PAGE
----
Michelle and Scott started dating when she was attending St. Cloud State University; they ended up settling not too far away, in her husband's hometown of Paynesville. She served a short stint on the Paynesville City Council when their two children were young.
Then, in 1996, the DFL state senator from Fischbach's area resigned amid allegations of shoplifting and bribery. She jumped into the special election and won.
Scott Fischbach's political involvement has paralleled that of his wife. A former consultant to candidates who opposed legal abortion, in 2001 he took over as executive director of Minnesota Citizens Concerned for Life, the state's most prominent anti-abortion organization.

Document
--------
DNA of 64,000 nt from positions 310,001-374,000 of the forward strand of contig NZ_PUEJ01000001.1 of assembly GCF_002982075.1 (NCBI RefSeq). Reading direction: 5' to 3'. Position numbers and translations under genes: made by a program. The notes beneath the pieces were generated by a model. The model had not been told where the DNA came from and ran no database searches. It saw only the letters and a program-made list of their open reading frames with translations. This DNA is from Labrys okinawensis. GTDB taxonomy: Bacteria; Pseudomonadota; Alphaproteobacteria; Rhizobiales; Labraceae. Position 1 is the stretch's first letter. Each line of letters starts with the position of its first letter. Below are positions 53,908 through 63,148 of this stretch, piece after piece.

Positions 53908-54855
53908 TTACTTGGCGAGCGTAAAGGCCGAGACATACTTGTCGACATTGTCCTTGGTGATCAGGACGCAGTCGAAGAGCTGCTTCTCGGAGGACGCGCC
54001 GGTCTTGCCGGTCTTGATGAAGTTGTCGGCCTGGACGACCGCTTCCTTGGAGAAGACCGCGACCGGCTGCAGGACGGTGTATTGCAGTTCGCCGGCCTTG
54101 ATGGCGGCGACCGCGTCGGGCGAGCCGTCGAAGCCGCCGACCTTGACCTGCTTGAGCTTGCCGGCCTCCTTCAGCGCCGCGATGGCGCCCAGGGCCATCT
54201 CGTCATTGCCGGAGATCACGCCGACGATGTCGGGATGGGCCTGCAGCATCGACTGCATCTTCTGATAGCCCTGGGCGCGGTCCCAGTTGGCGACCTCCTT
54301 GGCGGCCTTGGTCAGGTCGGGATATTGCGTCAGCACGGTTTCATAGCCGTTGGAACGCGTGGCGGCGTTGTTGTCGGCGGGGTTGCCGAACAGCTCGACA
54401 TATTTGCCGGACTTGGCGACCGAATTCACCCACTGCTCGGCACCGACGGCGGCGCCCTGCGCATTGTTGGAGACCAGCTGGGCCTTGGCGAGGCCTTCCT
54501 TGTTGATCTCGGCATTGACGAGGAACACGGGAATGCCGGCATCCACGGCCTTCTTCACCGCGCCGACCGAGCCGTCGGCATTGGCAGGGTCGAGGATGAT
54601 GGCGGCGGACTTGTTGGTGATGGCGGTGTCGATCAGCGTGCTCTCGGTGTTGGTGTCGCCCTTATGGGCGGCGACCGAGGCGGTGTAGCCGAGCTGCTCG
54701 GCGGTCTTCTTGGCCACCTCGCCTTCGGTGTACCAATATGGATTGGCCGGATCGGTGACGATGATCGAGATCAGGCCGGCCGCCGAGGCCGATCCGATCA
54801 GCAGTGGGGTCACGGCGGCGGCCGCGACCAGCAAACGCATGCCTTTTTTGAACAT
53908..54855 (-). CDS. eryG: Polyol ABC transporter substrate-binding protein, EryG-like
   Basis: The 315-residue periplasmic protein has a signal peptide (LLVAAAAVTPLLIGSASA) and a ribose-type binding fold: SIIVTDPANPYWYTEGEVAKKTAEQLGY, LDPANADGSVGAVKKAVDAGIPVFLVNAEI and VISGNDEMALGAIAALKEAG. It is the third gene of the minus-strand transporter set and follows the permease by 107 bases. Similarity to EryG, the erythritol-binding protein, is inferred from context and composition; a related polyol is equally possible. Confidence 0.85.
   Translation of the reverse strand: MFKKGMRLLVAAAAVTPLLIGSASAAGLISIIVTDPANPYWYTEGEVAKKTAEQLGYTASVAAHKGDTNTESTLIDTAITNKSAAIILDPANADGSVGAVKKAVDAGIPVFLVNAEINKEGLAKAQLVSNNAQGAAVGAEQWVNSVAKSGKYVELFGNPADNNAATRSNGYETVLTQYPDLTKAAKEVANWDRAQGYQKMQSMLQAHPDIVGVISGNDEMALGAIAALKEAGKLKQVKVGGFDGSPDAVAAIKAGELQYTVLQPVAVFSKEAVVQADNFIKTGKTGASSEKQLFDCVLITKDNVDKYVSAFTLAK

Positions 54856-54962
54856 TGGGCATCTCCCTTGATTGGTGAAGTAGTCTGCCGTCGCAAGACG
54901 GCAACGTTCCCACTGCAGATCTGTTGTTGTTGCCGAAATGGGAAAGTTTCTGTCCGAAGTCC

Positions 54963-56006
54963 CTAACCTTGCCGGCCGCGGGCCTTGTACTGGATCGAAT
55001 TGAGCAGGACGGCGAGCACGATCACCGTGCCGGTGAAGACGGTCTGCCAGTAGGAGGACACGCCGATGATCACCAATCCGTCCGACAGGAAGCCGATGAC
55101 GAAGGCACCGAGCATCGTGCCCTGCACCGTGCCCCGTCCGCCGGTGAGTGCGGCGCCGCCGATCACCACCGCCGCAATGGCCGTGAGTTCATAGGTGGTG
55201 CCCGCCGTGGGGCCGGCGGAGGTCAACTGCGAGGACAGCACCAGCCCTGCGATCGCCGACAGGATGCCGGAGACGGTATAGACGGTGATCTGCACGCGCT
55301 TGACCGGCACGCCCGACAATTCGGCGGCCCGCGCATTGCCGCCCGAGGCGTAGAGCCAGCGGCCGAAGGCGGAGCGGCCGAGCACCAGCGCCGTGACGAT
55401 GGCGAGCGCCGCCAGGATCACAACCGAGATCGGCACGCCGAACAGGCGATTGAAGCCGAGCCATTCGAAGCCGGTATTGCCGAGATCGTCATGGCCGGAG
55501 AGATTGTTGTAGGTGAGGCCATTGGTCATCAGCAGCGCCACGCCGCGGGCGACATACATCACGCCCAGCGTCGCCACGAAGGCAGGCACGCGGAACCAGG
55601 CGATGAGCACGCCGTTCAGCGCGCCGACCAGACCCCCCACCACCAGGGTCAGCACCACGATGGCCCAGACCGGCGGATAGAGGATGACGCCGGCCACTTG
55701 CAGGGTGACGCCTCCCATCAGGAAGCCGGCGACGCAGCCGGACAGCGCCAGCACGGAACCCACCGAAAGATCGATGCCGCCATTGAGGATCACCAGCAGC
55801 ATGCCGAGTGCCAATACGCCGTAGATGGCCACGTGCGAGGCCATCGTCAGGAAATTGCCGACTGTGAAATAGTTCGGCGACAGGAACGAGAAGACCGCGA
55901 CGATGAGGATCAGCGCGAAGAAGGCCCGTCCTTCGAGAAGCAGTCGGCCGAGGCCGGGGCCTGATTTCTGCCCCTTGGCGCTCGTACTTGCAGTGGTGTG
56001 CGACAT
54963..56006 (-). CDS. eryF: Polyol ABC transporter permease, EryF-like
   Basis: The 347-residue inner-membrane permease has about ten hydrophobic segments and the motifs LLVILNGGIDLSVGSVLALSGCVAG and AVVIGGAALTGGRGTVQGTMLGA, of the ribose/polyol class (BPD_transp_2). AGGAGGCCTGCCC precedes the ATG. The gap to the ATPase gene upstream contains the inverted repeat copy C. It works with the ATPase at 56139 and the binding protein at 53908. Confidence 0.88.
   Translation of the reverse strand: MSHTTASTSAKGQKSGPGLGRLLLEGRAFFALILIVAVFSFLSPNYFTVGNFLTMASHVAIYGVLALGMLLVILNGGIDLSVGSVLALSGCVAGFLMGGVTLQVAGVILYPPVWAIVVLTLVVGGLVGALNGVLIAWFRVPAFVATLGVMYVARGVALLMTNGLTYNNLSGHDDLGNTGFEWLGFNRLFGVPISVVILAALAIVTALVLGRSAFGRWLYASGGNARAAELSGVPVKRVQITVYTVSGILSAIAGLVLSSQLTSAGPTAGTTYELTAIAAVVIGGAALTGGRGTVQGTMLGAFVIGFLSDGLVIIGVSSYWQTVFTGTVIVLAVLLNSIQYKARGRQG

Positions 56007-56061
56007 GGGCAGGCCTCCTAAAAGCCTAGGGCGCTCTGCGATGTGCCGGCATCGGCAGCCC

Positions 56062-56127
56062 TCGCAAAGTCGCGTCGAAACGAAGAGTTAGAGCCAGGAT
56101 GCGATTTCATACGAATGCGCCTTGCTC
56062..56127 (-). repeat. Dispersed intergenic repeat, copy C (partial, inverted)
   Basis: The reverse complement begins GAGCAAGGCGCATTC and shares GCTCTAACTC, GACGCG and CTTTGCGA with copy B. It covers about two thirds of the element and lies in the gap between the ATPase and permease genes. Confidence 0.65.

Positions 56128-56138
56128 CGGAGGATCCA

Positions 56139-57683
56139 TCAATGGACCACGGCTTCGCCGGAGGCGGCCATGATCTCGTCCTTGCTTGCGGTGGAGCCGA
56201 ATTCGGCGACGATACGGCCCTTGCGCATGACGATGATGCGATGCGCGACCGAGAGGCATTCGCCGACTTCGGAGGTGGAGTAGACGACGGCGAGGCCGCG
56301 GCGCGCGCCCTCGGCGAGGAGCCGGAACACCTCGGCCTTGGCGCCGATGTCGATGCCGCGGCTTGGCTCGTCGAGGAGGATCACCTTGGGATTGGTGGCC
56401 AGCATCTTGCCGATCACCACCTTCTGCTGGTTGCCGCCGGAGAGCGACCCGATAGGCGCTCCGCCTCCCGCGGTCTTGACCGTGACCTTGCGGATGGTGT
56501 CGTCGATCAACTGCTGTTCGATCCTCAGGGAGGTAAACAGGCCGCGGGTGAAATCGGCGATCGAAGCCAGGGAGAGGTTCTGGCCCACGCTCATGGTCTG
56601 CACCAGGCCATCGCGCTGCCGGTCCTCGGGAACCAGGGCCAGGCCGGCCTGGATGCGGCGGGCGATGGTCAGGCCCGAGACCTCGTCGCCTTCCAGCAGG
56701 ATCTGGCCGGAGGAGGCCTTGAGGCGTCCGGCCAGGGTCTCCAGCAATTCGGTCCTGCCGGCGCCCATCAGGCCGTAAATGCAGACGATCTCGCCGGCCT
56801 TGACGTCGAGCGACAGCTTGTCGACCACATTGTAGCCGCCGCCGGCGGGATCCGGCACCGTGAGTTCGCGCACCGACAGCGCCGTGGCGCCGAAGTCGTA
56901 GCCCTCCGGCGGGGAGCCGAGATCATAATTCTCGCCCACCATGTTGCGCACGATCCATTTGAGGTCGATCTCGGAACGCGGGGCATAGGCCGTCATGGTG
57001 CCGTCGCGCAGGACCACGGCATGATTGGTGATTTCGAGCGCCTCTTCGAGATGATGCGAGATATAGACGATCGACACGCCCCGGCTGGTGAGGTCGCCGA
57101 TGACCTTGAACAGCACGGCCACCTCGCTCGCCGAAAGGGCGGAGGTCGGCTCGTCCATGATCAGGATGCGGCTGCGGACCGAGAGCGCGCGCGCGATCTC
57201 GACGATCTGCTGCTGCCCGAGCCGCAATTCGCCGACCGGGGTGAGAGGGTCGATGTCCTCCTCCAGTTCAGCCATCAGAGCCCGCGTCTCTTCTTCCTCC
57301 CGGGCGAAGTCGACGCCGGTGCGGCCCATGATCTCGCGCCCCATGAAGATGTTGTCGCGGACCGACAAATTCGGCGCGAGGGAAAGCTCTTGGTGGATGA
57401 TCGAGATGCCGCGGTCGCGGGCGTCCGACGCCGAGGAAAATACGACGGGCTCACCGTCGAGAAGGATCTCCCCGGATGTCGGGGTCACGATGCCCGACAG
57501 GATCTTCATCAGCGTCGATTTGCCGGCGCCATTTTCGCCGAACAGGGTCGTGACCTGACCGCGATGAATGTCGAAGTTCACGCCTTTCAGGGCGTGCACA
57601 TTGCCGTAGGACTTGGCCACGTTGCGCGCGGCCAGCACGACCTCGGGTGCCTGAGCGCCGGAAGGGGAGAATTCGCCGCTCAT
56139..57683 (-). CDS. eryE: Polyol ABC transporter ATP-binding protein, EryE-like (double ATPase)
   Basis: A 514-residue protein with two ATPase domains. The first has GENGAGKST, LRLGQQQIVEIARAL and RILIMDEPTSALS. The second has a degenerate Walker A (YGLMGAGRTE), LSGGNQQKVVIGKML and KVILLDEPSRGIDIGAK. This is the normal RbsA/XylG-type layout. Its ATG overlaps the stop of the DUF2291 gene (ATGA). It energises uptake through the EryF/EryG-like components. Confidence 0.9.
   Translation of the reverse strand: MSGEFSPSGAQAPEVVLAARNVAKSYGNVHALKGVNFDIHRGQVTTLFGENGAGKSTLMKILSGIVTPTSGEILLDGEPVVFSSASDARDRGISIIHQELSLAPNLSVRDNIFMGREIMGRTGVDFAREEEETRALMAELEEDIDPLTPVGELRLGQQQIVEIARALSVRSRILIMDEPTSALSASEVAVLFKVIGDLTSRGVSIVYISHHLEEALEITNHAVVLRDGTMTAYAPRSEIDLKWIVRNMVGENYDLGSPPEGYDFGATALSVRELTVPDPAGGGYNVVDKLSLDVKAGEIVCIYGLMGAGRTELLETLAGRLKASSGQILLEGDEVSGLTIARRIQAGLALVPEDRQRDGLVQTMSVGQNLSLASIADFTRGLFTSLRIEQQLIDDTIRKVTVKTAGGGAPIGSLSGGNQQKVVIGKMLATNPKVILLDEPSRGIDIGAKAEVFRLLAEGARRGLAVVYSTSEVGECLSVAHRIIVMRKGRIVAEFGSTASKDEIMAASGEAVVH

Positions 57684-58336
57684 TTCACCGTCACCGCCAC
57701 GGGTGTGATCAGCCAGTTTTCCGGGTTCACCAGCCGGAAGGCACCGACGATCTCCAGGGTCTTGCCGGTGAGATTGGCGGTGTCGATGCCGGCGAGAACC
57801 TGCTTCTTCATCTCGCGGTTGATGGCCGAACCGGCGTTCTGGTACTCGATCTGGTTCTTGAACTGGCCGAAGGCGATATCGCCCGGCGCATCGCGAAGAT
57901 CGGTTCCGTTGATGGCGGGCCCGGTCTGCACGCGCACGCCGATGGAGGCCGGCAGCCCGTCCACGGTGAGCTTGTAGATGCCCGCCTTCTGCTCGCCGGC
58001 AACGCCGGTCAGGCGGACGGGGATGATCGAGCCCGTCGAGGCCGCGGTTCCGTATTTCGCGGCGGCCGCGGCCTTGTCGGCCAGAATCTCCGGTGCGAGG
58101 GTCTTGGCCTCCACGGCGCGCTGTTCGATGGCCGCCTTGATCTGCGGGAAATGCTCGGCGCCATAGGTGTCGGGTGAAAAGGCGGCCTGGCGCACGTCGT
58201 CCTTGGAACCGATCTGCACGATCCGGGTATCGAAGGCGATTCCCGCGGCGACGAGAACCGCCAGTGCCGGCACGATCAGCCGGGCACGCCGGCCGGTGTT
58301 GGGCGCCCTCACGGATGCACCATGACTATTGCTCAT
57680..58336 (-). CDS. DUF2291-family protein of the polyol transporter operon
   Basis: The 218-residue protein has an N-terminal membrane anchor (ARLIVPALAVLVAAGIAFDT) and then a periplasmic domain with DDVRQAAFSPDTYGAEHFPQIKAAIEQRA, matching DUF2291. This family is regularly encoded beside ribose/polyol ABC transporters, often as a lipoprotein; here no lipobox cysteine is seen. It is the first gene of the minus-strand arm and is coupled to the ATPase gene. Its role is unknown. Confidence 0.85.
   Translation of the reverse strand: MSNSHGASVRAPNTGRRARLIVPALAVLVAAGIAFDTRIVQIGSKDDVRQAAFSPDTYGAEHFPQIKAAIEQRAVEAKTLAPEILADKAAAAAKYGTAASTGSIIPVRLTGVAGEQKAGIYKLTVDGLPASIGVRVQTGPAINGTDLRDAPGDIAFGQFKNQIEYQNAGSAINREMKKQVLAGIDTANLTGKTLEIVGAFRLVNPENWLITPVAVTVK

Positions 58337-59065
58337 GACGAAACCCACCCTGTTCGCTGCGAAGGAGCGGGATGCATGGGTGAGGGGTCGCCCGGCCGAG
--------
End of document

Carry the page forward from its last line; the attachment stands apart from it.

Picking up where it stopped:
The two share strong convictions against abortion, Scott Fischbach said. As children, he recalled, they both attended the annual March for Life rally to protest abortion. Earlier this year, Michelle Fischbach sponsored a bill during the last legislative session to provide more oversight of abortion clinics.
But much of Fischbach's work in the Senate has been on higher education. As chairwoman of the Higher Education Finance and Policy committee, she has pushed for more money to support rural schools and the state college system.
She said she is most proud of the bills renaming highways in honor of Cold Spring police officer Thomas Decker, who was killed on the job, and Ken Olson, who sacrificed himself to save his fellow soldiers during the Vietnam War.
Senjem said he couldn't recall Fischbach sponsoring any bills that were particularly "earthshaking." However, he said she's been a strong leader who insists on fairness as Senate president, even when Republicans want her to give them the edge. Republicans first selected her as president when they won the majority in 2010, and again in 2016. She was the first woman to hold the post in Minnesota.